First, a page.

Food and Snacks Invention Related to Pacific Asia War: Part 3- Nutella: How Rationing Created an Italian Sweets Empire
Italy had switched sides in WW2 during October of 1943, declaring war on the Axis of power then. By the end of WW2, the United States’ occupation of Italy was not news. Postwar Italy was in bad shape, but was not as bad as postwar Japan. However, food rationing was happening all across Europe and cacao importing cost was very high, which provided an opportunity for resourceful entrepreneur such as Pietro Ferrero.
Pietro Ferrero’s version of the gianduiotto was even better. He blended a mixture of molasses, hazelnut oil, coconut butter, and a small amount of cocoa. He cut them into small loaves and wrapped them into wax paper. Its original name was Giandujot (Pasta Gianduja) after a local carnival character at the time. The children liked the chocolate and hazelnut mixture so much that they tossed the bread out and only ate the Giandujot in the middle. Since Giandujot was selling so well, He decided to partner up with his brother, Giovanni, who had the wholesaling experience to scale up his operation.
By 1946, May 14th, the Ferrero Company was born! However, Pietro died of a heart attack by 1949. By 1951, Pietro’s son, who was 26 at the time, wanted to turn his father’s solid paste into something more creamy and spreadable. The spreadability helped to make the small amount of cocoa go even further. His secret ingredient was vegetable. He then renamed the product “SuperCrema”. This was the predecessor of Nutella.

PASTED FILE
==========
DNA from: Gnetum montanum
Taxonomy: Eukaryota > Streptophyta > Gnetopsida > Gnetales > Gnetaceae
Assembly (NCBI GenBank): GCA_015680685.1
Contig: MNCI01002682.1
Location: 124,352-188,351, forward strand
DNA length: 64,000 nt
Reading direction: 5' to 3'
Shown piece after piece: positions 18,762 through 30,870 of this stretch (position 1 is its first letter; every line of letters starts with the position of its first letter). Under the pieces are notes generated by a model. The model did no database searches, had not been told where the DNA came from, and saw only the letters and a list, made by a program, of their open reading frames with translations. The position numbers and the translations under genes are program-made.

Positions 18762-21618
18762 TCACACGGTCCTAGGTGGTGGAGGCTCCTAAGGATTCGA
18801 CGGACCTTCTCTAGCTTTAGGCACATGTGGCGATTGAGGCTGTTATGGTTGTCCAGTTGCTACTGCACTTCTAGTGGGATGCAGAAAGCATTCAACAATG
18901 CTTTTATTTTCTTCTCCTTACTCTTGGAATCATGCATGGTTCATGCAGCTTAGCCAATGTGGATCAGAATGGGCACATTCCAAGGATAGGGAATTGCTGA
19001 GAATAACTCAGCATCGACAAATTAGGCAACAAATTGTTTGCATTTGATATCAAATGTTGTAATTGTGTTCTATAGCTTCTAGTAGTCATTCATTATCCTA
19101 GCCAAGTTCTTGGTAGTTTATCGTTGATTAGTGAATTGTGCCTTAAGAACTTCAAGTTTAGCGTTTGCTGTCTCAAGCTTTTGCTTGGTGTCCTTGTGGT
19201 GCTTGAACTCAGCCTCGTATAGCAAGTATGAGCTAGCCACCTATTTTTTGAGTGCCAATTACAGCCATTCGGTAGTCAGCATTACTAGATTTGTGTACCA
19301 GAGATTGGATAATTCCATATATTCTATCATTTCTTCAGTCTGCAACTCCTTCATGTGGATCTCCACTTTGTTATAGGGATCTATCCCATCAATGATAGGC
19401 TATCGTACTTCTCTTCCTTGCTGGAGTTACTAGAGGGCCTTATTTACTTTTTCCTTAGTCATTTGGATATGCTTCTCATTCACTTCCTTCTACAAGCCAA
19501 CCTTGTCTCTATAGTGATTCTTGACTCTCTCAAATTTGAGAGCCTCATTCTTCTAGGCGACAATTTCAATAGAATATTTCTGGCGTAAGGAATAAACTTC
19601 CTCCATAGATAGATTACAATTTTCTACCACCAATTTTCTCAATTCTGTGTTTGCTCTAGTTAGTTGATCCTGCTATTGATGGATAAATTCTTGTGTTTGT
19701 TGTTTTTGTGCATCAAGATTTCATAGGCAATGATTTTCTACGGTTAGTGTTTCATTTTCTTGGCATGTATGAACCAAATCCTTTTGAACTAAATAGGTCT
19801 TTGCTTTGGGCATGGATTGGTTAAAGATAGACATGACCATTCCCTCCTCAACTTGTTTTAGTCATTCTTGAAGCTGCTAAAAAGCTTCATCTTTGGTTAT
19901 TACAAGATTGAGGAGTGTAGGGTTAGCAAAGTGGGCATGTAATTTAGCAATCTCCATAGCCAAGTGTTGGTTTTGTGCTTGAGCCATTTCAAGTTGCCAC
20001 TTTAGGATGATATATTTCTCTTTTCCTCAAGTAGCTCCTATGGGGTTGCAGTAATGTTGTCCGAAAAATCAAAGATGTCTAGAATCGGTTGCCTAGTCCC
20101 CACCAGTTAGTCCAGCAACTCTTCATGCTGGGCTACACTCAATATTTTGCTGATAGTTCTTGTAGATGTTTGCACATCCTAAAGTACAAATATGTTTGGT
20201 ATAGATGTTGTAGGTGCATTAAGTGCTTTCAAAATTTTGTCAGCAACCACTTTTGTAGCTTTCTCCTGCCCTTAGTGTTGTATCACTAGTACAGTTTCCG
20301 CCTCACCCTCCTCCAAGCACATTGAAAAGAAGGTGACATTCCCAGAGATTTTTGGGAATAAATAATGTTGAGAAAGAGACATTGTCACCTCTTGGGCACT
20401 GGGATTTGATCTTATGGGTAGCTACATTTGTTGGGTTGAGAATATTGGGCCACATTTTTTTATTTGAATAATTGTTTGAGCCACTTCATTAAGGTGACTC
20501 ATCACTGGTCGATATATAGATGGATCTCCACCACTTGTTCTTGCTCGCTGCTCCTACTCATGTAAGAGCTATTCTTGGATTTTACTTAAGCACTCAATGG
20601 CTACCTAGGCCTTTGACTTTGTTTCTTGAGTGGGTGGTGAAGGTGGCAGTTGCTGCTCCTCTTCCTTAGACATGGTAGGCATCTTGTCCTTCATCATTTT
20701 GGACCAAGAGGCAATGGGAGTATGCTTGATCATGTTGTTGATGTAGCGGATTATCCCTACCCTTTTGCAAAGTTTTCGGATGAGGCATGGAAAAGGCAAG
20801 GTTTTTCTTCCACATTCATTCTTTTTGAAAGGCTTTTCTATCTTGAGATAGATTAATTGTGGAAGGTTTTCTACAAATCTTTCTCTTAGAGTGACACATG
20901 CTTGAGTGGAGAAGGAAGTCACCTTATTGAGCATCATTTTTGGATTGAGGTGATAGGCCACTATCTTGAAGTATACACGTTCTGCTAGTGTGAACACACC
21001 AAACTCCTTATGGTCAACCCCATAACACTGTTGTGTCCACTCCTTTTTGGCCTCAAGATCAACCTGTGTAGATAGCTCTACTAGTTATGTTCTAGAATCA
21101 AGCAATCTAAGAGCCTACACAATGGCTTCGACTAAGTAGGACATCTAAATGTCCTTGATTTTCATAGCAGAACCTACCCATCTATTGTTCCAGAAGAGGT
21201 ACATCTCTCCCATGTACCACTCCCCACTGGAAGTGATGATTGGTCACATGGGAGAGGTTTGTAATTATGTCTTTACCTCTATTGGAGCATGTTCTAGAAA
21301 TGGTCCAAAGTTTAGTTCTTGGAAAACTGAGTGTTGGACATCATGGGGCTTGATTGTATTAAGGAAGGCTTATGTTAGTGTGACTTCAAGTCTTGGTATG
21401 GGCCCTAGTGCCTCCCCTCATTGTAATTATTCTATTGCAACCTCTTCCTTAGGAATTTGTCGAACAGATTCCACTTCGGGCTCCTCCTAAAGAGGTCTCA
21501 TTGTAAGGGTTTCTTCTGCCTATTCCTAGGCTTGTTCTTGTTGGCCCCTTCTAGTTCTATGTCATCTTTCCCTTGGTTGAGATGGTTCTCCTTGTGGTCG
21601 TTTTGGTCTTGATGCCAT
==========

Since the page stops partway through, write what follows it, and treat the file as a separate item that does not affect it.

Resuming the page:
SuperCrema was packaged in jars and pots so customers could reuse them for other things. Due to the high cost of wholesale distribution, the company decided to go with sales representatives to talk directly to the stores to keep the cost down. Due to a heart attack, Giovanni also passed away in 1957 leaving Michele into taking over the operation, but the company was already on its way to global expansion. Michele had convinced his relatives in Germany to convert former Nazi missile factories into factories of candies. In Germany, they started not with their SuperCrema, but with Mon Cheri, cherry-liquor-filled chocolate.
In the 1960s, Italy finally recovered from its postwar economic ruins with a combination of the Cold War, the Marshall Plan, and the Korean War. The country could afford to have chocolate once again. Michele then decided to add more cocoa powder to the mix. And by 1964, the company needed to rebrand as Italy started regulating the use of superlatives in advertising. They came up with the name “Nutella” to convey its content of hazelnut.
By 1982, the company found another use for Nutella. Making of its own chocolate, Ferrero Rocher. The chocolate layer that surrounds the hazelnut in the middle of each Ferrero Rocher is Nutella. Today, more than 365 million kilos of Nutella is consumed worldwide, and more than 25% of the world’s hazelnuts are used by making Nutella.